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 Posted: Wed Nov 5th, 2008 12:13 am
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CleburneFan
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Javal, have you ever eaten Pennsylvania montgomery pie?



 Posted: Wed Nov 5th, 2008 12:23 am
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javal1
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CF - I've had it, but I'm not a lemon fan so really didn't care for it.



 Posted: Wed Nov 5th, 2008 01:12 am
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Johan Steele
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Dixie Girl wrote: javal1 wrote: DG,

Fluffer-nutter= peanut butter and marshmallow creme sandwich


mmmmm....ive been eating that forever and never knew what it was called


anybody got a good remedy for a sore throat????

A dixie cup worth of lemon juice w/ a generous dollop of honey nuked in the microwave long enough to dissolve the honey.  Soothes anyway, helps w/ coughs to.



 Posted: Wed Nov 5th, 2008 01:24 am
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javal1
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Pam,

We sound so much alike. I wouldn't eat scrapple if you paid me. My family hails from Allentown and my late father worked in the coke plant at Bethlehem Steel for years. Glad someone else can appreciate the Hungarian/Polish/Slavic food.



 Posted: Wed Nov 5th, 2008 02:03 am
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ole
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anybody got a good remedy for a sore throat????

Peanut butter and sweet pickles. Good for what ails you.

ole



 Posted: Wed Nov 5th, 2008 02:21 am
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ole
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A dixie cup worth of lemon juice w/ a generous dollop of honey nuked in the microwave long enough to dissolve the honey.  Soothes anyway, helps w/ coughs to.
And it doesn't hurt to add a jigger of good bourbon. Maker's Mark. (Right, Javal?)

TimK: Does anyone eat a straight peanut butter sammich? Lots add jelly or jam. Some will do sliced bananas. I've even heard of bacon. Sweet pickles are my particular oddity. When I was growing up (walking ten miles to school, uphill both ways), THE mom would put together a lunch. Usually, it was peanut butter and pickles. We  used to snicker at the poor kids whose mother would put dill pickles in their sandwiches.

Another memory brings me to baloney and Miracle Whip. In the prairies, ten AM is morning coffee. At that time, wherever we were, THE mom would come walking with a mason-jar of coffee (wrapped in newspaper) and baloney sandwiches. Although this is vile stuff, to this day I will still buy (at least twice per year) a package of baloney and a small loaf of Wonderbread just to relive those moments.

And now, I'm getting hungry. Tomorrow, I will do some beans and pork, with cornbread and honey. Yummy!

ole



 Posted: Wed Nov 5th, 2008 02:34 am
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ole
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Did someone say scrapple? Yuckkkk. Tried it once. Threw the rest out. Haggis? Don't get me started.

Tried to feed Dear One polenta once. She gave me the look! (And both her parents were from Sicily.) Tasted too much like grits.

And can anyone top a rack of ribs? Dry rubbed. No sauce. Or a mess of catfish fried in a black-iron skillet?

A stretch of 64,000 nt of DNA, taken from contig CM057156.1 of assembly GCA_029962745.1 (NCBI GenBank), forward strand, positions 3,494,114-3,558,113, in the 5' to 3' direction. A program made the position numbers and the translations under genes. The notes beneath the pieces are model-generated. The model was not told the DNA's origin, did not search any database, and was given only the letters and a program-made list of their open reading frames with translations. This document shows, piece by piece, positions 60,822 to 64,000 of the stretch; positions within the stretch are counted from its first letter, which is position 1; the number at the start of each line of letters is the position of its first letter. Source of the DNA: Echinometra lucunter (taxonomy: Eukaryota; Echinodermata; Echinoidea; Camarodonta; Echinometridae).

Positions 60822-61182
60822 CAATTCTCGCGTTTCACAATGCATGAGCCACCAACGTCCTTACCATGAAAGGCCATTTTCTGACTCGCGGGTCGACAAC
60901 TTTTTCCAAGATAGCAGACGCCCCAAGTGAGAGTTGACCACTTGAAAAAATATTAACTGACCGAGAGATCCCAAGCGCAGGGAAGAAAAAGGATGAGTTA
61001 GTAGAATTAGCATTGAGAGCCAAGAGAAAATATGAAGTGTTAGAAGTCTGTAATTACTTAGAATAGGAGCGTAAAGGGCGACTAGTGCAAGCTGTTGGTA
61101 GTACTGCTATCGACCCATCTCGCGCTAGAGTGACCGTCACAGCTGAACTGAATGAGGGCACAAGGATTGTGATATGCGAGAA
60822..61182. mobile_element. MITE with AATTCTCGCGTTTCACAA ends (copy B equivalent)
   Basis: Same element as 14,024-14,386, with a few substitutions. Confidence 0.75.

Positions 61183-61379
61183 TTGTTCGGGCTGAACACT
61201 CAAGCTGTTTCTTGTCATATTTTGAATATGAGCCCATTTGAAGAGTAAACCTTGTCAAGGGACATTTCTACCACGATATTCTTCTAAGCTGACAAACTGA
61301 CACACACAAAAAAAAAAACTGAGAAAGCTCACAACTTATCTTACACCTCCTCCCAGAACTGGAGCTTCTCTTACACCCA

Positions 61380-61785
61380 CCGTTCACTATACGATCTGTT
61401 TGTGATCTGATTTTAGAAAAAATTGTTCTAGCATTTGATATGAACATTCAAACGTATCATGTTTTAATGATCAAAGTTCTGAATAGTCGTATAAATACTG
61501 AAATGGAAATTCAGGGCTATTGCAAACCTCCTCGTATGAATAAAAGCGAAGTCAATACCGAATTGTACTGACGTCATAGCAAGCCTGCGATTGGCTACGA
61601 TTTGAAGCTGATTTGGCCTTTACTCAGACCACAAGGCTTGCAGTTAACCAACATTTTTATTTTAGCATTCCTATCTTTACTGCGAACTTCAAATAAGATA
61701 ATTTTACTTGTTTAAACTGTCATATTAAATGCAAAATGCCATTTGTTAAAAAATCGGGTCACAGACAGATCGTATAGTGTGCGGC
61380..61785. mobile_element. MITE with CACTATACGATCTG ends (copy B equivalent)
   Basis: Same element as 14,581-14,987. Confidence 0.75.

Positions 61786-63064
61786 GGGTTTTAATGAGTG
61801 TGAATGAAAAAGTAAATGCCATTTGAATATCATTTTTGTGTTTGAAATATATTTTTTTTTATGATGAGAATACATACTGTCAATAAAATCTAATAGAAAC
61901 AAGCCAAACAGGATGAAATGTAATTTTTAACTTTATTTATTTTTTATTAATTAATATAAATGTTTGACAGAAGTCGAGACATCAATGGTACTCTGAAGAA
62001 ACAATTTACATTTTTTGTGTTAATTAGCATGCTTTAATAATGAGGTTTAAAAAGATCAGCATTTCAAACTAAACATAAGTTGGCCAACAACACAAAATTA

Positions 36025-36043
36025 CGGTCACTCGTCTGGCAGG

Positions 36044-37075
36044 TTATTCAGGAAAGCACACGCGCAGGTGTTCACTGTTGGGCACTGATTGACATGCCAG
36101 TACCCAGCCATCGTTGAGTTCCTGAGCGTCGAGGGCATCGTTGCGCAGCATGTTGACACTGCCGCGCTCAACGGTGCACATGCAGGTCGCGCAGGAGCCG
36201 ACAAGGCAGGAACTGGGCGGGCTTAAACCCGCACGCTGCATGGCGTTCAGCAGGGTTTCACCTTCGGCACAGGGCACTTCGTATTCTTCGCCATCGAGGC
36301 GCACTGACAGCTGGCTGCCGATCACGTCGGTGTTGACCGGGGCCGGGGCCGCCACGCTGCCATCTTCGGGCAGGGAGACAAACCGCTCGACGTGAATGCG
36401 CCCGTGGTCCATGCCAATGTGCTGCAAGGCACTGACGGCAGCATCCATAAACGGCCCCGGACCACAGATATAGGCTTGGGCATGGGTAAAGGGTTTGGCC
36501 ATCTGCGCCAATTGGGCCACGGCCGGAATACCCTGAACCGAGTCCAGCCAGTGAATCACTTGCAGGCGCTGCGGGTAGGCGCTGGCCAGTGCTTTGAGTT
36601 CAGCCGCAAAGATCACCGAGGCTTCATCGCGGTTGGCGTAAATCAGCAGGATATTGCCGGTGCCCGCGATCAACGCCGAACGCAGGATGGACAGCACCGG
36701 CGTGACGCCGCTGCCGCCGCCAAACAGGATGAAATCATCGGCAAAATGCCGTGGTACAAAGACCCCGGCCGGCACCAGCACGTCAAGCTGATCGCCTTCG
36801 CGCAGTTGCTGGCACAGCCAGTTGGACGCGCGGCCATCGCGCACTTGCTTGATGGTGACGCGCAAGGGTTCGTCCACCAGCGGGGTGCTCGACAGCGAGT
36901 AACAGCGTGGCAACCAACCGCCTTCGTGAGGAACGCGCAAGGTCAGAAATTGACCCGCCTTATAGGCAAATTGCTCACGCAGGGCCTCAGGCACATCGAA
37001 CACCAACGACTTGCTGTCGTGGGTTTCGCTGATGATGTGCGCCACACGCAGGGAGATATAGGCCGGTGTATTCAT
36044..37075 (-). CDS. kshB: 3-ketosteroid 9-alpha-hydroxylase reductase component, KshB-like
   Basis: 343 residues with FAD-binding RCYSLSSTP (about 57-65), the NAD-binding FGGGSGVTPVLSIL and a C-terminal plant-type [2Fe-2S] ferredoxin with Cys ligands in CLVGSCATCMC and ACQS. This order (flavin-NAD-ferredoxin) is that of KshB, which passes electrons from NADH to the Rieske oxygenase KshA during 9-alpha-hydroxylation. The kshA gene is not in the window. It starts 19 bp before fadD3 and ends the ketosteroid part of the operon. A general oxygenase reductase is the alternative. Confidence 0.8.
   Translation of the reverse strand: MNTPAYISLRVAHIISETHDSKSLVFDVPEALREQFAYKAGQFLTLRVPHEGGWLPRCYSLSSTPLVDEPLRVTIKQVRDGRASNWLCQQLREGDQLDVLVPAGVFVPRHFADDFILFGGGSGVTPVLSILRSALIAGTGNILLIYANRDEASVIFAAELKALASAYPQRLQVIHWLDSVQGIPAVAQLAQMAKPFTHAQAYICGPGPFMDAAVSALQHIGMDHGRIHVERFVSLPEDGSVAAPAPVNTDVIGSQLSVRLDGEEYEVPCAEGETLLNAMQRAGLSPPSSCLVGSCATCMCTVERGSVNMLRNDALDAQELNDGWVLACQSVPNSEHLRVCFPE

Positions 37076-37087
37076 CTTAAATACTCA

Must go finish my grocery list.

ole



 Posted: Wed Nov 5th, 2008 03:10 am
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Dixie Girl
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ole wrote:Does anyone eat a straight peanut butter sammich?

i add apple butter to my pb sammiches. i like extra crunchy peanut butter......i am whats know as a peanutbutteraholic.......i can finish off two jars (or more) in seven days....no one in my house gets any because i usually beat em to it, but then its the same way in my grandparents house, grandma never gets any peanut butter cause papa eats it all before she gets to it. pickles and peanut butter???? yuck!!!! if you really wanna know what cures all its vinegar.....the stuffs good for everything.


i also love bbq.....but not the kinda smothered in that sickly sweet crap people like to pass off as sauce, NC sauces are vinegar based and well NC by far has the best bbq in the world!!!



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 Posted: Wed Nov 5th, 2008 04:56 am
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susansweet
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mac and cheese
cottage cheese,
buttermilk
San Francisco sour dought bread with real butter .
hamburger french fries and a chocolate shake.
Most of these comfort foods are no longer on my list of food I eat but the though of them is comforting lol.
Snickers bars too.



 Posted: Wed Nov 5th, 2008 12:24 pm
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Johan Steele
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Does scotch count as comfort... food?



 Posted: Wed Nov 5th, 2008 02:05 pm
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Dixie Girl
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Johan, if it comfort you, then yes it counts



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War Means Fighting And Fighting Means Killing - N. B. Forrest When war does come, my advice is to draw the sword and throw away the scabbard." Stonewall Jackson


 Posted: Wed Nov 5th, 2008 02:05 pm
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Dixie Girl
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oh and i forgot GRITS!!!!! with salt, pepper and a little butter.....mmmmm